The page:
Oh, I Can’t Let THIS Pass! Unethical Quote Of The Week: White House Correspondents’ Association President Olivier Knox

“February 2017 is when the President called us the enemy of the people. A few days later my son asked me, ‘Is Donald Trump going to put you in prison?’”

Olivier Knox at last week’s White House Correspondents Dinner.

At the same dinner, “entertainment” Ron Chernow—will he trade in his historian gig for stand-up? I can see it now—Laugh with the Hysterical Hystorian!—said in one of his funnier lines,

“H.L. Mencken once warned of a political system that would ‘keep the populace alarmed by menacing it with an endless series of hobgoblins, all of them imaginary.’ We simply cannot allow the press to become an imaginary hobgoblin exploited for political gain.”

Great irony, Ron! The press has just completed nearly three years of trying to frighten the public by claiming that the President stole the election and is a Russian agent, but it’s the President who is alarming the public with “an endless series of hobgoblins, all of them imaginary.'” HAHAHAHAHAHA! Good one!

Well, as someone who has written some comedy routines, I agree that it’s important to know your audience. In this case, that means knowing your audience is smug, arrogant, lacks self-awareness, and afflicted with permanent delusions of virtue.

But back to Knox. The device he stooped to use is known (here)as the Amy Carter Maneuver, when an adult places words in his child’s mouth for dramatic effect. Surely you recall Jimmy Carter’s infamous gaffe in his debate with Ronald Regan, when he said,  “I had a discussion with my daughter, Amy, the other day, before I came here, to ask her what the most important issue was. She said she thought nuclear weaponry — and the control of nuclear arms.”  Amy was 13, and most viewers found the device nauseating. Continue reading

Monday Morning Ethics, 4/8/19: Is Ethics Really As Hard As These People Make It Seem?

Good morning!

(That’s Jimmy’s old vaudeville partner Eddie Jackson singing with Jimmy. Eddie was a one-trick pony and never destined for stardom, though he did appear in the Zigfield Follies. After Jimmy became a big star, he still kept Eddie on his payroll, well into Eddie’s old age. Introduced by Durante as his “partner,” Jackson would come strutting out midway through the live or TV show, singing “Won’t You Come Home Bill Bailey?” in his unremarkable voice. Sometimes Jimmy joined in, sometimes Eddie just strutted off stage to end the number. This courtesy went on for decades, until Eddie was too feeble to perform.)

1. Baseball ethics: showboating. This happened yesterday…

Why? Well, Chris Archer, the Pirates pitcher, was peeved because the Cincinnati Reds’ Derek Dietrich hit a home run, dropped the bat, and stood stock still and stared at it as it left the field. This is known as showboating and showing up the pitcher; it’s a fuck you move. Archer retaliated in Dietrich’s next at bat by throwing a fastball behind Dietrich near his head, widely considered to be taboo as unacceptably dangerous. The fight ensued.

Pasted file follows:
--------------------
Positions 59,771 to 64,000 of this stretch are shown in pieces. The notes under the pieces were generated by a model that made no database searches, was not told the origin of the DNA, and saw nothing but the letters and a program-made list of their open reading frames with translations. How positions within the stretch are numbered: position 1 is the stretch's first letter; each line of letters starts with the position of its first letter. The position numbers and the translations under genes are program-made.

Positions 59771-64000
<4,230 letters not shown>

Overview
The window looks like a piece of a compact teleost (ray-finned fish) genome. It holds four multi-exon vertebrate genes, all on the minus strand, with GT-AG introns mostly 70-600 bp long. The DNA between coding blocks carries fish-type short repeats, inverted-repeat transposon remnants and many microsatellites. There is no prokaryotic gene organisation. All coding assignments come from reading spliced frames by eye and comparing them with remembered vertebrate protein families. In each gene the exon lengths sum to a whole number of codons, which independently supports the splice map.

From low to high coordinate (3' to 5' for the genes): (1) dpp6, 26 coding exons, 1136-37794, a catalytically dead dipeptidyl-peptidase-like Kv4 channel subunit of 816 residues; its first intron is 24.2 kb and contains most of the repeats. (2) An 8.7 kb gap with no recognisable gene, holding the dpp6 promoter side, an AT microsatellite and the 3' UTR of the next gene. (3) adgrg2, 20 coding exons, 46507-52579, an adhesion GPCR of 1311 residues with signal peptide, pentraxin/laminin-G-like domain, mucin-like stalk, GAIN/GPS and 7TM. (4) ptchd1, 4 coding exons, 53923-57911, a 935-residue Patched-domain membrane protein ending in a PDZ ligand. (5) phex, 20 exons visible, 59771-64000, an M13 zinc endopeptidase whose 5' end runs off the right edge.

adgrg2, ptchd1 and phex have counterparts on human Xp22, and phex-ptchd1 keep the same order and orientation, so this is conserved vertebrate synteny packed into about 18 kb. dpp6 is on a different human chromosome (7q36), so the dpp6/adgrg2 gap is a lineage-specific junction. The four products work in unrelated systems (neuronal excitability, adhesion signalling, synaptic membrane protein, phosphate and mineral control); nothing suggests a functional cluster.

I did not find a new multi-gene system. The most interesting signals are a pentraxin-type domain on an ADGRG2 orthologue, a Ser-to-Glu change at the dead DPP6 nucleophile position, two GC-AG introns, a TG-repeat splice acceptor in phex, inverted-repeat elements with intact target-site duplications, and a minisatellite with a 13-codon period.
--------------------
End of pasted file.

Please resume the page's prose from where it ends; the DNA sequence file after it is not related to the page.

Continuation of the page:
The episode raised questions about MLB’s controversial PR campaign with the slogan “Let the Kids Play!”, endorsing the flamboyant on-field celebrating and styling brought to the game by Latin players,  Archer is one of the prime “playing” players, famous (or infamous) for dancing off the mound after a strikeout, kissing his arms, and other displays of self-admiration. Since that is his act, many, including me, feel that it is the height of hypocrisy for this pitcher to take offense when a batter treats him the same way he treats batters when he wins their duels.

On the other hand, what Dietrich did was the equivalent of taunting.

Exuberance is one thing, bad sportsmanship is another, and that’s what this was. The “kids”can play as long as they remember that real kids are watching and learning. I don’t think Roy Hobbs’ pennant-winning home run in “The Natural” was any less dramatic because he didn’t flip his bat, watch the ball go and pump his fist going around the bases.

2. Who’s the most unethical New York Times op-ed columnist? There are so many to choose from, but Michelle Goldberg is climbing fast. I highlighted her indefensible op-ed on the Mueller report recently, but I just stumbled an older column that was worse. In this one, Goldberg bemoans that Freedom House only give the United States an “86” score in ranking how democratic a nation is, dropping the US behind such places you wouldn’t want to live in like Croatia, Latvia, and Greece (Sorry, Yaya), and it’s all Trump’s fault. The score is down from 94 in 2009, when every international organization was hailing anyone and anything connected to Barack Obama, and using numerical scoring to measure something like democracy is obviously nonsense, unless the score furthers your agenda. This is similar to journalists calling organizations “hate groups” because the Southern Poverty Law center say so. It’s pure appeal to authority with an authority that has no credibility: a  logical fallacy.

Does Goldberg persuasively explain why the U.S. is suddenly less democratic? Oddly, she doesn’t mention the collapse of a responsible, trustworthy press—sure that’s worth subtracting at least 12.38 points. She also doesn’t mention how the American Left has been trying for three years to undermine elections and the elected President , or as Victor Davis Hanson writes,

“Are such efforts in the future to be institutionalized? Will the Left nod and keep still, if Republicans attempt to remove an elected Democratic President before his tenure is up? Are appeals to impeachment, the 25th Amendment, the Emoluments Clause, the Logan Act, and a Special Counsel the now normal cargo of political opposition to any future elected president? Is it now permissible in 2020 for Trump’s FBI director to insert an informant into the campaign of the Democratic presidential nominee?”